Amazon HQ brings with it unwelcome demographic implications


Laura Doan

Amazon has been holding a widely publicized search for the city that will be their second seat of power — their HQ2 — and a recent Moody’s Analytics study suggests they’ll choose Austin. If this happens, Austin will have the headquarters that 238 major and minor cities in the United States have courted. Every city wants 50,000 new high-paying jobs and $5 billion invested for construction.  

But hosting Amazon won’t be all sunshine and two-day Prime delivery. Austinites should beware that Amazon will very likely bring homogeneity and male-dominated tech culture to whatever city it lands in. 

 Amazon established its first headquarters in Seattle, leaving a massive footprint on the city. Many of the Rainy City’s residents have published op-eds warning readers about how Amazon has drained the vibrancy from their colorful city and made home prices skyrocket. Danny Westneat, a columnist from the Seattle Times, wrote that Amazon set off a prosperity bomb in Seattle that has caused rents to soar. If Austin is anything like Seattle, Amazon moving to town could ramp up living costs that are already high. The cost of a home in Austin has risen to a median price of $327,000, and rent prices average $1399.

Austinites should also listen to Seattle’s warnings about how Amazon diluted local culture. According to Westneat, scores of Seattle’s beloved mom-and-pop stores and dive bars have shuttered their doors since Amazon blew in, and in their place came a “sterile” restaurant scene. Timothy Egan, another Seattleite, echoes Westneat’s sentiment and issues this portent addressed to cities with “a hip, creative class,” such as Austin: “You think you can shape Amazon? Not a chance. It will shape you.” Austin has a wealth of hole-in-the-wall music spots and flavorful, non-chain restaurants. Austinites highly prize our city’s culture. We ought to be protective of it.

Austin should also be concerned how the arrival of such a large tech company would affect gender dynamics in the city. Of those supposed 50,000 new jobs, how many will be for women? If Amazon’s current employment numbers are any indication, likely much less than half. Their last public diversity numbers release shows that 37 percent of their overall workforce was female and only 25 percent of its managers were women. In the excitement for these new jobs, Austinites must consider that they will primarily benefit only half of the city’s population.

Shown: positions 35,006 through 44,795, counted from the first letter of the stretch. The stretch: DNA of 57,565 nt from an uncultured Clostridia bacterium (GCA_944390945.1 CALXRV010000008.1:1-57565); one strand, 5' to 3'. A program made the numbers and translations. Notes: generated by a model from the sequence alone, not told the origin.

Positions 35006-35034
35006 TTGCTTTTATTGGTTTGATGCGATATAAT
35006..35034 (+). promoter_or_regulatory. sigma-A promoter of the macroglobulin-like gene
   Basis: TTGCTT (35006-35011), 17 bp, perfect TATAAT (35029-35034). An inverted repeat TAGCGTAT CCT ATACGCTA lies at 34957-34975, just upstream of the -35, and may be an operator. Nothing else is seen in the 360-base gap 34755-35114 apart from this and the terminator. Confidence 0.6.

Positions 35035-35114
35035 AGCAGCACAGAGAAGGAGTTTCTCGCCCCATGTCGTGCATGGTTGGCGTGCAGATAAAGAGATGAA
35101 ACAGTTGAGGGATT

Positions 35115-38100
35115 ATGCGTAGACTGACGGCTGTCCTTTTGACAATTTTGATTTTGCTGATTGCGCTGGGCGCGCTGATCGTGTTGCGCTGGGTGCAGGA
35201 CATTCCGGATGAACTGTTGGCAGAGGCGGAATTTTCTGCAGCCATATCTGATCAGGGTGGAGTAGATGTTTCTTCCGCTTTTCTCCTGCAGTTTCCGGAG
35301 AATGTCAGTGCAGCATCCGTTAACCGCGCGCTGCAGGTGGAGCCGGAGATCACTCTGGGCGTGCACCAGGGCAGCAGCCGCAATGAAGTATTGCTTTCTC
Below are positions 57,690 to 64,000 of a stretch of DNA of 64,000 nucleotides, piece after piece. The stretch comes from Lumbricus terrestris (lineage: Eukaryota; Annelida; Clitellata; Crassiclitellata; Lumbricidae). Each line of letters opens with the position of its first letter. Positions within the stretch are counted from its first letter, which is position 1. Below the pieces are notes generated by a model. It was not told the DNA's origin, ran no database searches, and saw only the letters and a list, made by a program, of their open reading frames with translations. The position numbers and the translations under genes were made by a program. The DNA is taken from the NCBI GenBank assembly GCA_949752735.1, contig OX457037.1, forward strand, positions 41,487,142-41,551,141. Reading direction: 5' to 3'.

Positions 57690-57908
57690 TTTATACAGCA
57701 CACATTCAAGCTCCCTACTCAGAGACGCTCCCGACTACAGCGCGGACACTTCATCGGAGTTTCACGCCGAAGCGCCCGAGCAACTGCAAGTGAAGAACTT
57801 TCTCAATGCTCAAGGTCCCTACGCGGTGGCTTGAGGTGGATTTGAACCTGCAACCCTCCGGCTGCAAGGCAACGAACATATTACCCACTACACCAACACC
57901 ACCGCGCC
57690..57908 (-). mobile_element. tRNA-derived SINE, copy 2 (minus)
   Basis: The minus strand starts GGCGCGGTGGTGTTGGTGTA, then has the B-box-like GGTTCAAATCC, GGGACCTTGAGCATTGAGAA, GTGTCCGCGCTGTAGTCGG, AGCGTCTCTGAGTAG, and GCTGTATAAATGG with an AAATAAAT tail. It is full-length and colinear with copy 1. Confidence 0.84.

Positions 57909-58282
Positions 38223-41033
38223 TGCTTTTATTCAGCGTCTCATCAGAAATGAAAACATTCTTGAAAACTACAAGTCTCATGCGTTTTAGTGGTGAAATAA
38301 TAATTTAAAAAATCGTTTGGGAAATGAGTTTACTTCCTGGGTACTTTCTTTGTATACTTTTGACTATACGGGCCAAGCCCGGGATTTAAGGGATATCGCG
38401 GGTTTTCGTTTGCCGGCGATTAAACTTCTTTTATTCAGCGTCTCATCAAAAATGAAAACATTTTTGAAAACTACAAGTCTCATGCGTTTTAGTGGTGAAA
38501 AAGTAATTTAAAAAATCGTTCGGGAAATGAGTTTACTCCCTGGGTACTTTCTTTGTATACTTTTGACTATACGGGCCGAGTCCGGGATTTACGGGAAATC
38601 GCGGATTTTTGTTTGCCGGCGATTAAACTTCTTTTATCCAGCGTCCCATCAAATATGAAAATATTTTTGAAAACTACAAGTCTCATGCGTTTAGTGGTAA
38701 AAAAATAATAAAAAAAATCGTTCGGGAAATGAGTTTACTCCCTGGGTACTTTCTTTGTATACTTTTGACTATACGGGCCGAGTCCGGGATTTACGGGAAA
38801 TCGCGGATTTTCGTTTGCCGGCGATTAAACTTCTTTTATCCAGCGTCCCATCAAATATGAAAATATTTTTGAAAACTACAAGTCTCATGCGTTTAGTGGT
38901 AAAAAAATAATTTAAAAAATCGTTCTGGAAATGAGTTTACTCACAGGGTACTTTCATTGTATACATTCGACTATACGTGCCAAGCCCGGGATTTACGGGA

And so many men coming for tech jobs even has the potential to shift a city’s gender distribution. Data from Seattle suggests that the proportions of men and women have changed since Amazon arrived in their city in 2010 — from 119 single men for every 100 single women to an estimated 130 men for every 100 women in 2014. Austin currently has a pretty even split of men and women in the city. A disruption of that would have undesirable reverberations. 

While HQ2 will bring both money and jobs, Austin should be worried about preserving our culture. Austin is weird, lovably so. It is an inclusive city, an artistic city, a city with unique local businesses. It’s also a city that has demonstrated its concern for gender equality, and that maintains an even distribution of men and women. The tech culture is a great force of homogenization: largely male, resistant to local flavor — sterile. If HQ2 does end up here, I hope that Austinites will strap on their sandals and prepare to “Keep Austin Weird.”

Doan is a Plan II and English junior from Fort Worth.